|Year : 2021 | Volume
| Issue : 2 | Page : 68-72
Ayurvedic management of subacute thyroiditis: A case report
Shashidhar H Doddamani1, MN Shubhashree1, Rinky Thakur2, Raghavendra Naik1
1 Clinical Research, Central Ayurveda Research Institute, CCRAS, Bengaluru, India
2 WCD Vertical, NITI Aayog, New Delhi, India
|Date of Submission||27-Aug-2020|
|Date of Acceptance||08-Jun-2021|
|Date of Web Publication||16-Aug-2021|
Dr. Shashidhar H Doddamani
#12, Manavarthekaval, Uttarahalli Hobli, Kanakapura Main Road, Talaghattapura Post, Bengaluru - 560 109, Karnataka
Source of Support: None, Conflict of Interest: None
Subacute Thyroiditis (SAT) is an acute inflammatory disorder presumed to be caused by a viral infection or a postviral inflammatory process. Autoimmunity may play a secondary role in this disorder. Although, SAT is a self-limiting condition associated with a tri-phasic clinical course of hyper, hypo, and euthyroidism. It is a rare clinical entity involving symptoms such as fever, upper respiratory tract infection, and thyroid tenderness. Diagnosis is based on clinical findings and laboratory reports. A 23-year-old male with the symptoms of hyperthyroidism was under the consultation of endocrinologist, who prescribed medicines. However, the patient was reluctant to take allopathic medicine and approached for Ayurvedic intervention. After basic examinations, he was prescribed with Trikatu churna, Shiva gutika and Arogya vardhini vati for one year with the intermittent gap. As the thyroid values fluctuate from hyper to hypo, it is often perplexing for a treating physician unless proper follow-up is done by the same physician. This paper aims at bringing awareness among clinicians regarding the condition “SAT” to instill confidence. Management of SAT involves the administration of non-steroidal anti-inflammatory drugs or aspirin, thyroid hormone, and glucocorticoids. However, all these were avoided and were successfully managed with Ayurvedic medication. Such studies highlight the promising scope of traditional medicine in endocrinal disorders.
Keywords: Arogya vardhini vati, subacute thyroiditis, Shiva gutika, Trikatu churna, Vishamagni
|How to cite this article:|
Doddamani SH, Shubhashree M N, Thakur R, Naik R. Ayurvedic management of subacute thyroiditis: A case report. J Ayurveda Case Rep 2021;4:68-72
|How to cite this URL:|
Doddamani SH, Shubhashree M N, Thakur R, Naik R. Ayurvedic management of subacute thyroiditis: A case report. J Ayurveda Case Rep [serial online] 2021 [cited 2021 Oct 25];4:68-72. Available from: http://www.ayucare.org/text.asp?2021/4/2/68/323909
| Introduction|| |
Subacute Thyroiditis (SAT) also called “De Quervain's thyroiditis” or “subacute granulomatous thyroiditis” is possibly a viral, inflammatory thyroid disorder usually associated with thyroid pain and systemic symptoms. SAT comprises nearly 3–6% of all thyroid lesions. From Eastern India, 12 cases were reported from April 2010 to July 2012. The clinical course includes three characteristic phases. There is an early hyperthyroid phase caused by leakage of follicular contents and preformed thyroid hormone lasting 3 to 6 weeks. This phase is followed by a hypothyroid phase in 30% of patients, which is caused by depletion of preformed thyroid hormone and may last for several months. There is then typically eventual recovery, with patients resuming their euthyroid state. The case is managed with salicylates, nonsteroidal anti-inflammatory drugs, analgesics, and corticosteroids in the initial 2 to 6 weeks and later hormonal therapy, and in rare cases, thyroidectomy is resorted to. Although it is self-limiting, 15% of people end up in permanent hypothyroidism.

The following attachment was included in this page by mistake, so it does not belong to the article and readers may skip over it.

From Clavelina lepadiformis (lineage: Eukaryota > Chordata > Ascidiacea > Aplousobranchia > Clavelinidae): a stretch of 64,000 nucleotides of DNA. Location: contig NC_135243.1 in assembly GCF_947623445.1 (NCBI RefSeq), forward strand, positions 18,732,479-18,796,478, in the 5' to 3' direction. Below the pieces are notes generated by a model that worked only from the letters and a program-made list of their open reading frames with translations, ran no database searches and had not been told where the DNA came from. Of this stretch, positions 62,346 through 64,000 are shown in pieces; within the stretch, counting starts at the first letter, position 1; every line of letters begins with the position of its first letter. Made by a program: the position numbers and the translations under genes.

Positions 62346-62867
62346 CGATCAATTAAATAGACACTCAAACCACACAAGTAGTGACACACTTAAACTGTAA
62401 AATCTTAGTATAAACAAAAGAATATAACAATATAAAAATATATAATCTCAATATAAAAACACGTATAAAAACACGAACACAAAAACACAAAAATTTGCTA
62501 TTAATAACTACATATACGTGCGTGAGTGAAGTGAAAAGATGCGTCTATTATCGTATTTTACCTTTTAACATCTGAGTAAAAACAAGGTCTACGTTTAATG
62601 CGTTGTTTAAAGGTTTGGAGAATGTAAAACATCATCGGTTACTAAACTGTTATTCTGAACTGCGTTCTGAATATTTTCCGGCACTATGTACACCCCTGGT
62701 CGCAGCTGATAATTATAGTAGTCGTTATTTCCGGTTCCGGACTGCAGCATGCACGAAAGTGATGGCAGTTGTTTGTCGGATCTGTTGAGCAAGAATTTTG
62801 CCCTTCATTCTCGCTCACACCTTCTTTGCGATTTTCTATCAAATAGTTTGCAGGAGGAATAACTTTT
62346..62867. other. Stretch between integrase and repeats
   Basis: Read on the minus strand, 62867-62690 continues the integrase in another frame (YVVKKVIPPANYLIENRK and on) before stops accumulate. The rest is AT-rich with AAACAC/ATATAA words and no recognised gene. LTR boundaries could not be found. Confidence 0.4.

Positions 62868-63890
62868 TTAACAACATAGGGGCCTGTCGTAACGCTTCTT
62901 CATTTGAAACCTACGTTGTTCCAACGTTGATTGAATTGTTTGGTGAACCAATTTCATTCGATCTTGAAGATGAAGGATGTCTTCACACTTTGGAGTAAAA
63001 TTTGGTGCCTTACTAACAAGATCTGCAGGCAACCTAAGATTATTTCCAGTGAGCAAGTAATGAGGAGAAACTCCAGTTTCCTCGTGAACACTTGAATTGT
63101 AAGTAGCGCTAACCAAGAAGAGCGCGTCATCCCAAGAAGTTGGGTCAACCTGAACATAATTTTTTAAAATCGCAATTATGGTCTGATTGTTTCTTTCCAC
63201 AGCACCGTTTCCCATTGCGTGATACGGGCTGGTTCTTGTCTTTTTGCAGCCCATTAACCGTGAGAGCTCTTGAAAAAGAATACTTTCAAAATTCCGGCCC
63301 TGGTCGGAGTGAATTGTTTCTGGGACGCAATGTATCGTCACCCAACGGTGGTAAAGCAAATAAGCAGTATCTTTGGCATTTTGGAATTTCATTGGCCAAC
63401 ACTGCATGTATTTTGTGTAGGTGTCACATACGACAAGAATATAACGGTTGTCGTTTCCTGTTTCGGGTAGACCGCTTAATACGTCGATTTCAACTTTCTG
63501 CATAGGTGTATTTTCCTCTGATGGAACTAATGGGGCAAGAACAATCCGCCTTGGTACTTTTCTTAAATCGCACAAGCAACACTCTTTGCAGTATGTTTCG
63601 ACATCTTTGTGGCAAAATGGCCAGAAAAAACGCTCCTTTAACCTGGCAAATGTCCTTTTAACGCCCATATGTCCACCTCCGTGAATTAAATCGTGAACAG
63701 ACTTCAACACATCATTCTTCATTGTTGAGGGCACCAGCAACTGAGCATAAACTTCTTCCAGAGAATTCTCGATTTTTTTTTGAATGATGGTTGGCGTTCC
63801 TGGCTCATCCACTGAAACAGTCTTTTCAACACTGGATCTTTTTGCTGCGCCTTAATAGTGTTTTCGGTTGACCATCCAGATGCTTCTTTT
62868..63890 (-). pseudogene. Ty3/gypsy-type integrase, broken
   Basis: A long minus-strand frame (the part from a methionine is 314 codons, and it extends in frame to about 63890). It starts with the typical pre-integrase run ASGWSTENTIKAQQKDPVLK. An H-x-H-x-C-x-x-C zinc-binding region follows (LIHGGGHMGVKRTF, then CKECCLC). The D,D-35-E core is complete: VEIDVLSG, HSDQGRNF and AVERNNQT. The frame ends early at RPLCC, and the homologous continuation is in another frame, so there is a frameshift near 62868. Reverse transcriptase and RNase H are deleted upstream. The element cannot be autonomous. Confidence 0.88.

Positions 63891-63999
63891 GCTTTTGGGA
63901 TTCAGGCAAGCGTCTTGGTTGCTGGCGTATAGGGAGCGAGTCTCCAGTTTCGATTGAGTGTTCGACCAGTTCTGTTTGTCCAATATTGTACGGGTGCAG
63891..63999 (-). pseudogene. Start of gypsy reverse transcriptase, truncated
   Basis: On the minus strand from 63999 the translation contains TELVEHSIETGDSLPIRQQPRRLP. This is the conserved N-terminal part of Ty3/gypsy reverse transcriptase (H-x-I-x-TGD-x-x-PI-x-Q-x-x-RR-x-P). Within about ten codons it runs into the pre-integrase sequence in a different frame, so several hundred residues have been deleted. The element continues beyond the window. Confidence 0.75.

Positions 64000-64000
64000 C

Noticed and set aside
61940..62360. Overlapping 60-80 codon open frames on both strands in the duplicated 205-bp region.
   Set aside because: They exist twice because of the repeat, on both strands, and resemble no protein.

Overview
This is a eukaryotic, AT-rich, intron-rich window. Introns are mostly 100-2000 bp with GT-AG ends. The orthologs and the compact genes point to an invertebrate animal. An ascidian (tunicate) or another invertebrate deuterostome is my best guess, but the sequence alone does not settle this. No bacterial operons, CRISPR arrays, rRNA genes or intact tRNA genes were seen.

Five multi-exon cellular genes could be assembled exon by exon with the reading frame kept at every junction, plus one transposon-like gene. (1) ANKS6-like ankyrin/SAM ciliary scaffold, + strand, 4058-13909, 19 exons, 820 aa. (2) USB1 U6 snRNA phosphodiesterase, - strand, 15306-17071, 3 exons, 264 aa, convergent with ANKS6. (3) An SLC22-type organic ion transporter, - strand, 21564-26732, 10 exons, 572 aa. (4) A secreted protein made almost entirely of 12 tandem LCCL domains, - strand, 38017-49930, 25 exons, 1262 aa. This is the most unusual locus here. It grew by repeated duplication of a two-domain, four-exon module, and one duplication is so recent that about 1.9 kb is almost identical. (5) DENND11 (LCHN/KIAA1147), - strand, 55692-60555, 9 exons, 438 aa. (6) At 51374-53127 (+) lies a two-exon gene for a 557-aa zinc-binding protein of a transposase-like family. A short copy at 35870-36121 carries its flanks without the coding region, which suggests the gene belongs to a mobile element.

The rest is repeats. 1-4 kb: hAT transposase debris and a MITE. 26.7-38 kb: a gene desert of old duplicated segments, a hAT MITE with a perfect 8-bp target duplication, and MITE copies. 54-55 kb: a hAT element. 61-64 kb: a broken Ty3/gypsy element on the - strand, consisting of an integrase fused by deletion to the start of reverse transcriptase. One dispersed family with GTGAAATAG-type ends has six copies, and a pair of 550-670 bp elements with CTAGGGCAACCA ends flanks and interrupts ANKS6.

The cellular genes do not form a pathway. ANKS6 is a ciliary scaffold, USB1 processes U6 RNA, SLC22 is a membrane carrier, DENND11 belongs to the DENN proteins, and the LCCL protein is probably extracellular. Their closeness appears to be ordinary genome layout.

There is no specific disease described in Ayurveda, which correlates with symptoms seen in this case. Based on the signs and symptoms, the condition is considered as the state of Vishamaagni (~unstable metabolism) at Dhatu level. This case report discusses the successful management of SAT with Ayurvedic herbo-mineral formulation viz, Trikatu churna, Shiva gutika, and Arogya vardhini vati.
| Patient Information|| |
A 23-year-old male patient approached to OPD with complaints of neck pain and sore throat associated with fever, anorexia, and generalized body ache for one week. On retrieval of past medical records, it was noted that he had approached an endocrinologist for these complaints. Ultrasonography showed inflammatory involvement of the thyroid gland. Initial thyroid tests revealed hyperthyroidism and was prescribed with allopathic medicines (carbimazole and a beta-blocker). In addition, the endocrinologist warned the patient about the possibility of jaundice as a side effect of the prescribed drugs. The patient was hesitant to take the prescribed medicines and approached for Ayurvedic treatment without taking prescribed medicines.
| Clinical Findings|| |
The results of the psychological examination showed agitation, restlessness, and anxiety. On examination, body temperature was 40°C, pulse rate was 102/min and blood pressure was 140/80 mmHg. There was tenderness in the neck region and difficulty in swallowing. Thyroid was tender and swollen. He weighed 51 kg and his Body Mass Index (BMI) was 17.
Laboratory investigations revealed raised Erythrocyte Sedimentation Rate (ESR). Hemoglobin (Hb%) and random blood sugar were within the normal limits [Table 1]. Results of thyroid profile suggestive of thyrotoxicosis, a medical condition caused by an excessive amount of thyroid hormones in the bloodstream. As the condition was inflammatory, the patient presented with symptoms such as fever, raised ESR, and hyperthyroidism. Thyroid scan features are suggestive of an inflammatory involvement of the gland. As the condition was unusual, it was suspected to be having SAT and Ayurvedic treatment was initiated and observed for few weeks for the changes in thyroid profile. After 12 weeks, the patient reported increased Thyroid-Stimulating Hormone (TSH > 100 μIU/ml). Hence, the diagnosis was confirmed as SAT.